Highlights of 1993: 

June 08: Pisco, Peru – Shortly before midnight over a thousand people turn up at a cemetery in Pisco, Peru, in the hope of witnessing the resurrection of an alleged vampire named Sarah Ellen Roberts. Local historians and officials from the British Embassy are shocked to learn that the corpse of Mrs Roberts had been brought to Pisco from Blackburn, England, by her husband John Roberts in 1913, because British authorities refused to let him bury his wife in England, as they believed her to be a vampire. Mr Roberts had dismissed the refusal as an absurdity, but subsequently bought a lead-lined coffin for his deceased wife, and allegedly roamed the world on a ship for four years, seeking out a country that would allow him to bury her. Finally, he was allowed to inter his wife at Pisco for the sum of five pounds. Shortly after the ad hoc burial service, Mr Roberts boarded a ship for England and was never heard of again. After this, the news from England reached Pisco with considerable embellishments; Sarah Ellen Roberts had been bound in chains and shut up in the lead-lined coffin after being found guilty of witchcraft, murder and vampirism. Just before the lid of the coffin was screwed down, the Lancashire witch had screamed she would return from the grave to seek vengeance. Naturally, the Peruvian peasants in the town trembled at the news. Over the years, the legend had risen to something approaching cult status in Pisco. In June 1993, people visiting a grave in the same cemetery are terrified when they allegedly witness a large crack appearing in the headstone of the Blackburn woman’s grave. That night, over a thousand thrill seekers and occultists descend on the graveyard after the word is spread that the vampire would rise from her grave at midnight. Hundreds of local women leave the town ‘to prevent the vampire being reincarnated in their new-born children’, and cloves of garlic and crucifixes festooned the front doors of almost every house in the region. The vampire mania reaches its peak at midnight, and police are called in to control the hysterical crowds. Shots are fired in the air, and slowly the crowds disperse. A small group of local witch doctors are allowed to stay at the grave, where they splash the cracked headstone with holy water and sprinkle white rose petals around. The English vampire does not rise, and the witch doctors later celebrate their ‘success’ at laying the undead woman to rest. (Article)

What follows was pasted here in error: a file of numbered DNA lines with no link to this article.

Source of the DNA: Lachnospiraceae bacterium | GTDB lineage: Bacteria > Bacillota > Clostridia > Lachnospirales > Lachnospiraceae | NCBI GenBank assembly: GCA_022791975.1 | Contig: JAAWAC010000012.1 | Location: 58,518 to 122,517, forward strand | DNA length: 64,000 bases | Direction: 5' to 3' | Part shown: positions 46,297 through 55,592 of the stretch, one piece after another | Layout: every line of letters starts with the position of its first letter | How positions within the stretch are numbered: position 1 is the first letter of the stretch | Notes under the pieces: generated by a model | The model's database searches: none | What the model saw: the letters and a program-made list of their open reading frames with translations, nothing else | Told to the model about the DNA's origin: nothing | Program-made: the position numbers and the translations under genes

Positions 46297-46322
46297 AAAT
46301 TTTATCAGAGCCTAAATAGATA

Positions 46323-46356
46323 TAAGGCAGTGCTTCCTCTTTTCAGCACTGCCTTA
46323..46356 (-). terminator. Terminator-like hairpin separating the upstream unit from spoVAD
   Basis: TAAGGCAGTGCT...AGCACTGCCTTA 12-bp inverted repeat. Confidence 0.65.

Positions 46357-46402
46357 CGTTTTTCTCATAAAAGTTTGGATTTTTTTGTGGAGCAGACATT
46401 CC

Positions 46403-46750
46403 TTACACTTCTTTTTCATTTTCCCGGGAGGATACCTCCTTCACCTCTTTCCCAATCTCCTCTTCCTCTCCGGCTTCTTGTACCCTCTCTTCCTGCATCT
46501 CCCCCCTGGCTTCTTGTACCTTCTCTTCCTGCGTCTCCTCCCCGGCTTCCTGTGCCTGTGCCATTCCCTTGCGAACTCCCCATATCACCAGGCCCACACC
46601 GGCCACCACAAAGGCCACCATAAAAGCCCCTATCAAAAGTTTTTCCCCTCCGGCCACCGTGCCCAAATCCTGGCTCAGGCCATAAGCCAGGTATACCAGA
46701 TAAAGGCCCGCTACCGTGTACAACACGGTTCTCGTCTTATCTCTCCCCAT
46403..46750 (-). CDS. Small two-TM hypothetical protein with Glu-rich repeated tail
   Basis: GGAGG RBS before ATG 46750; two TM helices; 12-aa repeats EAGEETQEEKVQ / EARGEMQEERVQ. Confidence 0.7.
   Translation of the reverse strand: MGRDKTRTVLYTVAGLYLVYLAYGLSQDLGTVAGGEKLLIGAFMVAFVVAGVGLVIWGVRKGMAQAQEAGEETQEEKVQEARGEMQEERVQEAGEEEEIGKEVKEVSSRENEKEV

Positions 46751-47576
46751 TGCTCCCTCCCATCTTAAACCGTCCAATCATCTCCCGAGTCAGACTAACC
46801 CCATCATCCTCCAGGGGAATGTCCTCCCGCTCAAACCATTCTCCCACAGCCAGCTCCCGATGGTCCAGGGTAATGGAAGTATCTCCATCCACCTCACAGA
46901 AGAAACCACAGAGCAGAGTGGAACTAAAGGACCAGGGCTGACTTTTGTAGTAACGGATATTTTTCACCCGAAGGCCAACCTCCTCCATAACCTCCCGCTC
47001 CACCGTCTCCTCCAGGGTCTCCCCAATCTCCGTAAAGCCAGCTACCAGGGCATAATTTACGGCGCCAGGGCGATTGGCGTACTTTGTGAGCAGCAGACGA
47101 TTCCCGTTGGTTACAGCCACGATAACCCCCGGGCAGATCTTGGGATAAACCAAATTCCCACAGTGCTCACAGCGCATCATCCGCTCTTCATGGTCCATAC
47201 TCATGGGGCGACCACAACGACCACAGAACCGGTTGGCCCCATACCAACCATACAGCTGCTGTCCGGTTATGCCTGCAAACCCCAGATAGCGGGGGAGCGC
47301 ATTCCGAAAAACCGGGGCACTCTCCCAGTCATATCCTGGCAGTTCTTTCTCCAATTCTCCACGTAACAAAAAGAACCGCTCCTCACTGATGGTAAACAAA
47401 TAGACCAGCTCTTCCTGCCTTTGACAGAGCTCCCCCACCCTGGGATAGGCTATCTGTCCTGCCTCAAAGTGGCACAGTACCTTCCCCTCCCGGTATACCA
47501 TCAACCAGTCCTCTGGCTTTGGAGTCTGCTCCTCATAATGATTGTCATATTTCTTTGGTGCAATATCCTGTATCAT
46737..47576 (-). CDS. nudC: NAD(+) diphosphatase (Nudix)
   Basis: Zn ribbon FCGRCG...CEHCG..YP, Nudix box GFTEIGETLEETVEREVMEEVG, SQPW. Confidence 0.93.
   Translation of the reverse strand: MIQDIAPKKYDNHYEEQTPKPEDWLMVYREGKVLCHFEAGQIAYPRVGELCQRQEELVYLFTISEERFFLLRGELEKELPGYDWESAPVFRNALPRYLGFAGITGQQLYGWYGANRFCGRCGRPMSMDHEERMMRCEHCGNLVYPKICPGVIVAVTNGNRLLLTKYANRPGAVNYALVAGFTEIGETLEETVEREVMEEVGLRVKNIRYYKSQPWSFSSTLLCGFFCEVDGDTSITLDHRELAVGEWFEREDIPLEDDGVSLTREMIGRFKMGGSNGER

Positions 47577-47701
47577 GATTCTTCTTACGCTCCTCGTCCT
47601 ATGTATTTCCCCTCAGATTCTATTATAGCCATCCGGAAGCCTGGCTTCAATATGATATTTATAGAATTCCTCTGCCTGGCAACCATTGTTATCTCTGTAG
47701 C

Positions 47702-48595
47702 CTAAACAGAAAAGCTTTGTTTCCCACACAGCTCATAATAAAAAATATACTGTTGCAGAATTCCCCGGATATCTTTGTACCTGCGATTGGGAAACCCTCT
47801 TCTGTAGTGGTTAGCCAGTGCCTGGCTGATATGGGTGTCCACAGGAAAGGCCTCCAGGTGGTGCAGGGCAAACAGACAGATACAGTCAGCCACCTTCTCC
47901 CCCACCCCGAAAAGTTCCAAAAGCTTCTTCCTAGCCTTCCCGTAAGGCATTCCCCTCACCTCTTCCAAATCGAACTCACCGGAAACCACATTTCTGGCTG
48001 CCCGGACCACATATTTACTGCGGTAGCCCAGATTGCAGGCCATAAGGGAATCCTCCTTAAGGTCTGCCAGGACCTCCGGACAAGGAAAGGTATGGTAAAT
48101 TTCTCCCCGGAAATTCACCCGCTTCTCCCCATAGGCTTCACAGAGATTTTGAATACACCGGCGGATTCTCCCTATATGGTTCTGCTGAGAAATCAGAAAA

USA – Matthew Bunson publishes “the Vampire Encyclopedia”, containing more than 2000 vampire-related entries.

USA – “The Vampire Book” is published by J. Gordon Melton. 

September 3: Toronto, Canada –  a bar named “Sanctuary: The Vampire Sex Bar” opens on Queen Street West, in step with the increasing popularity of vampiric-goth archetypes. Sanctuary originally imposes a gothic dress code to strictly adhere to the gothic fashion aspect of the scene. (Article)

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